Read part one of Nemesis here
Following my initial altercation with the hateful terrorist Jacq and her alien henchman Lena, I had resolved to retire to my hotel room to prepare for my next attack. It soon occurred to me that I knew almost nothing about Jacq and Lena beyond the obvious terrorist threat that they posed. I had mistakenly assumed that the surprise nature of my first assault would catch them off guard and that my victory would be swift and almost effortless.
It was of the highest importance that I gather as much information on my enemy as possible, and fast. Intelligence is key in war, as the ghost of George “what will a few Indians be able to do about anything?” Custer will tell you. The problem I was faced with was that my one reliable source of intelligence, Ellie, was dead in her flat where I’d left her earlier that morning. Luckily, I knew that there was something I could do about that.
Contrary to popular belief, resurrecting a reasonably fresh corpse is surprisingly easy. It would be irresponsible and more than a little dull for me to set out the entire method in writing. All I will say is that with the correct application of an ordinary electric toaster, a selection of garden herbs, a bicycle pump and a little plutonium (note to self: buy a bullet proof vest in case the Libyans catch up with me) you can resurrect almost any corpse within two or three hours.
The difficulty in necromancy comes when you have to get your reanimated corpse walking and talking normally. Walking had never been a problem for Ellie. She’d been walking just fine since the day I met her (and even before then, I guess) but talking was another matter entirely. Her speech was barely intelligible as a living person. As a living corpse her speech sounded like a male elephant seal vomiting in Welsh. It would have to do.
The rigor mortis hadn’t quite worn off by the time I was ready to take the bus back to the hotel so getting her to the bus stop was tricky. After half an hour of watching her scuttle sideways like a crab, I decided to grab her under the arms and drag her onto the next bus.
“MAARRRGHGRAARRRGGGHHH!!” she screamed at the bus driver, covering him in phlegm.
“Soorry aboot thet,” I said to the driver, in my best Scottish accent, “she’s Ainglesh.”
The bus driver raised an eyebrow and held my gaze for a number of seconds in what I assumed was an attempt at telepathy. Are Scottish people telepathic? I seem to remember reading something somewhere. Was Highlander telepathic? It’s been a long while since I’ve seen it. That’s something I’ll have to look into later.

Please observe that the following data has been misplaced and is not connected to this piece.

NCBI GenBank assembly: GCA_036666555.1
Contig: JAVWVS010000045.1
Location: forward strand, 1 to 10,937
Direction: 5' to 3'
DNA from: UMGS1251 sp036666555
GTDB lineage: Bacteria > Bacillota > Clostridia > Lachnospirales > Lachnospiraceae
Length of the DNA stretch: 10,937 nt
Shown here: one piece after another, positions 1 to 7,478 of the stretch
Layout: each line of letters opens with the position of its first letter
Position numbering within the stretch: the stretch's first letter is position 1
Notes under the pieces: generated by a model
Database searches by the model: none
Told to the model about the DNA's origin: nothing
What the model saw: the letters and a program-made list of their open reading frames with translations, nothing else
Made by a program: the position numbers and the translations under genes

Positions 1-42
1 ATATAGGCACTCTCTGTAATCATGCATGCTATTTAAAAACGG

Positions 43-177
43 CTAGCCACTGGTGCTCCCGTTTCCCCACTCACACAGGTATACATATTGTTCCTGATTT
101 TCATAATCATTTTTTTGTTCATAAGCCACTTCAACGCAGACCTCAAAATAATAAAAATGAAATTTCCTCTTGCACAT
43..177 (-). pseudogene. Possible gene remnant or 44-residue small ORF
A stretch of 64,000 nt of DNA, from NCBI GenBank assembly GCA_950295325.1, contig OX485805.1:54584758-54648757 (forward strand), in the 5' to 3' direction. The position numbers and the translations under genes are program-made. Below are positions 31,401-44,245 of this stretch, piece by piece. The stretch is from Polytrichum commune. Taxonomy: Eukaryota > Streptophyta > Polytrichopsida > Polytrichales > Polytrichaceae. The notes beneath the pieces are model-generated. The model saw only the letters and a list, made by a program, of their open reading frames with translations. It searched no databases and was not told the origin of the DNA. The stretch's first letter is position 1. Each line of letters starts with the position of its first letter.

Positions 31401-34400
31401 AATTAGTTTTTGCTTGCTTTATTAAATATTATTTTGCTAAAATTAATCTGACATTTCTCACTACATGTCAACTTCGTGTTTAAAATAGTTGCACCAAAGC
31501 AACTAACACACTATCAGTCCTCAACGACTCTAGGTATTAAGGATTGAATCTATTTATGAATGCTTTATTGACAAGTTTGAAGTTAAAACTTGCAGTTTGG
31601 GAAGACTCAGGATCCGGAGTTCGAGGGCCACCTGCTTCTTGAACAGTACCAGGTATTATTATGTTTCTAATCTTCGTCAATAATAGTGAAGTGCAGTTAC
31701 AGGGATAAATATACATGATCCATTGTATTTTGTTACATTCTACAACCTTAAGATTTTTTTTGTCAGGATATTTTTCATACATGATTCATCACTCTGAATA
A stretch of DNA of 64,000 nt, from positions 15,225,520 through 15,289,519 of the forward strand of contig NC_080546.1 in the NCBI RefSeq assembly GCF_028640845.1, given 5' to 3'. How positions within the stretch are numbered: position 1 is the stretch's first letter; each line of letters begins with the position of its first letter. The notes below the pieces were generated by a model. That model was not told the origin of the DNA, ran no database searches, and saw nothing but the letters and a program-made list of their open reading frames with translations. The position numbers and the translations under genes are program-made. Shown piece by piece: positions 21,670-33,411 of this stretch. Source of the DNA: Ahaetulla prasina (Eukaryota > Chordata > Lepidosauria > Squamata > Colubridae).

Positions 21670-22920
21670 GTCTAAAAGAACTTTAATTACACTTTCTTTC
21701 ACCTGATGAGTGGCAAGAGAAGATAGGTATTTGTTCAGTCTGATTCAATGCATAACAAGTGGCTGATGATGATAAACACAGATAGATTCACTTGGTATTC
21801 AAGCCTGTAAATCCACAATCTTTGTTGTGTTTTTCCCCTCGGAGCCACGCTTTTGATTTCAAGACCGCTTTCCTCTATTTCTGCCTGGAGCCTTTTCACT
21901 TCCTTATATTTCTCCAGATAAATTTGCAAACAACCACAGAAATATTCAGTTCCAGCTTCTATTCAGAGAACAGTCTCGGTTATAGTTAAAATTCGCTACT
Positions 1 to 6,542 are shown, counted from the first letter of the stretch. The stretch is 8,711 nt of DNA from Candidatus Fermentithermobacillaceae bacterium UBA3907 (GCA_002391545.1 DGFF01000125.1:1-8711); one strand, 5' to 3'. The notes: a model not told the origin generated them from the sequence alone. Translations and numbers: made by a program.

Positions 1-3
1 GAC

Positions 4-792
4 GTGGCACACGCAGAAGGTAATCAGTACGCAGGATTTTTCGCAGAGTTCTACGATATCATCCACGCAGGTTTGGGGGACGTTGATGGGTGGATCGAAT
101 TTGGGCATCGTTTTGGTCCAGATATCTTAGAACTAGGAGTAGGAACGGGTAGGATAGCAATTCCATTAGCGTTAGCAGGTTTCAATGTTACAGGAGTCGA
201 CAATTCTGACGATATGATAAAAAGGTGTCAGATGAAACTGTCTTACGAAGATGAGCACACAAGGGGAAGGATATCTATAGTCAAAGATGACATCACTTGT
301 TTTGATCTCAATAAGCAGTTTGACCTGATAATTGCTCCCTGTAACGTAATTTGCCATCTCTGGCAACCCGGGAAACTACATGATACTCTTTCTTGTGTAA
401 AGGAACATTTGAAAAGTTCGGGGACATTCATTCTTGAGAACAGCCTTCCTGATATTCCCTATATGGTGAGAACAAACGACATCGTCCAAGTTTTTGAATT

“Take a seat please, sir,” he growled at me before muttering something that sounded like, “Fuck’n’ English,” and driving on.
I first realised that something had gone wrong with the reanimation process when, at the next stop, Ellie tore off the arms of the driver and beat him to death with them. Zombies can be somewhat unpredictable, but I certainly hadn’t anticipated this. Still, once she’d cracked open his skull and devoured the brains inside, she seemed perfectly calm and harmless again. She took her seat, belched and waited for the bus to start up again; oblivious of the frozen, slack jawed stares of the other passengers.
“Muurghrrraaaagh,” she grumbled impatiently as the headless, armless bus driver resolutely refused to restart the engine. I wrestled her off the bus just as the other passengers began to emerge from their shocked state and started screaming.
Needless to say, we attracted some attention as we completed the journey back to the hotel on foot. However, the fact that no one actually stopped us leads me to believe that the sight of a woman being manhandled down the street with blood and gore dripping from her mouth is not an uncommon one in Edinburgh.
Once back in the hotel room (the Travelodge receptionist seemed to view Ellie’s appearance as fairly standard, if not totally bland and uninteresting) I began trying to coax some intelligible speech out of Ellie, or Zomb-Ellie, as I was beginning to think of her. I started with simple everyday conversation:
Me: Can I get you a cup of tea?
Me: I can’t remember if you take sugar.
It carried on like this for a while with no progress. I changed tactics; deciding to try to trigger an emotional response from her:
Me: Did you read in the paper that David Cameron is planning to pass a law stating that a woman should be seen and not heard?
Zomb-Ellie: GRRRAAAAAARRRRGRGHHHGHG!!!! GGAAAARRRAAAGHGHGH!!!
Which, accompanied by her lifting up the bed and hurling it through the window, was certainly the emotional response I was looking for, but was definitely not intelligent speech. I carried on like this for half the night, eventually resorting to shaking her violently by the shoulders, before finally admitting defeat.
As the curtains billowed in the draught created by the bed sized hole in the window, I reached an epiphany. Why did I need information, when I could simply use Zomb-Ellie as a weapon? She had already demonstrated her super-human strength. I tested her durability by hitting her with a chair a few times. Perfect. I had myself an undead killing machine. I was ready to take the fight, once more, to my nemesis. My nemeses.
I shut Zomb-Ellie in the bathroom (zombies can’t work doorknobs) after feeding her a couple of packets of hotel soap. I was mildly irritated that I was going to have to spend the night sleeping on the floor. I peered out the broken window to see three men carrying the bed to a van which was waiting with the engine running. Apparently beds flying from second storey windows were as commonplace in Edinburgh as gore covered women.
Still, as I tried to make myself comfortable on the carpet where the bed used to be, I couldn’t help grinning in eager anticipation. My new plan was genius in its simplicity. Zombies. Nothing could go wrong.